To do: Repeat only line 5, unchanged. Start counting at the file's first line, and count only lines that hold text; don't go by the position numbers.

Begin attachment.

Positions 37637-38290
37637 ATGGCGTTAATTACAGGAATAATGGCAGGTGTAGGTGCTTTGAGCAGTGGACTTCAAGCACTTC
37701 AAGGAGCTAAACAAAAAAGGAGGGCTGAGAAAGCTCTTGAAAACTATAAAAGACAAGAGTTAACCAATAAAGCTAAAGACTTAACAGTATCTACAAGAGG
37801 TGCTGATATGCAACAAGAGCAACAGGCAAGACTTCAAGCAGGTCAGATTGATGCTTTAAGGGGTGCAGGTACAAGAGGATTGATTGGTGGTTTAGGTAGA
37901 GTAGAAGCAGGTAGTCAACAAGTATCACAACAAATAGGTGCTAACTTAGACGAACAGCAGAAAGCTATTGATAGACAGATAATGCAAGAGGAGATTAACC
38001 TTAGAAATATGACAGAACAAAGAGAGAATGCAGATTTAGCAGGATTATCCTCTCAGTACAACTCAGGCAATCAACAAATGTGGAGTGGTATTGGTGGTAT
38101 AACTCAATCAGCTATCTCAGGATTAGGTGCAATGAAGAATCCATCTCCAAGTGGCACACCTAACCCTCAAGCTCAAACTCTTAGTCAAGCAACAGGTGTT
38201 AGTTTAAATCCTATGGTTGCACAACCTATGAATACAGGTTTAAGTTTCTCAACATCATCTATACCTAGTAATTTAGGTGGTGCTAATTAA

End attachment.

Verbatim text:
37901 GTAGAAGCAGGTAGTCAACAAGTATCACAACAAATAGGTGCTAACTTAGACGAACAGCAGAAAGCTATTGATAGACAGATAATGCAAGAGGAGATTAACC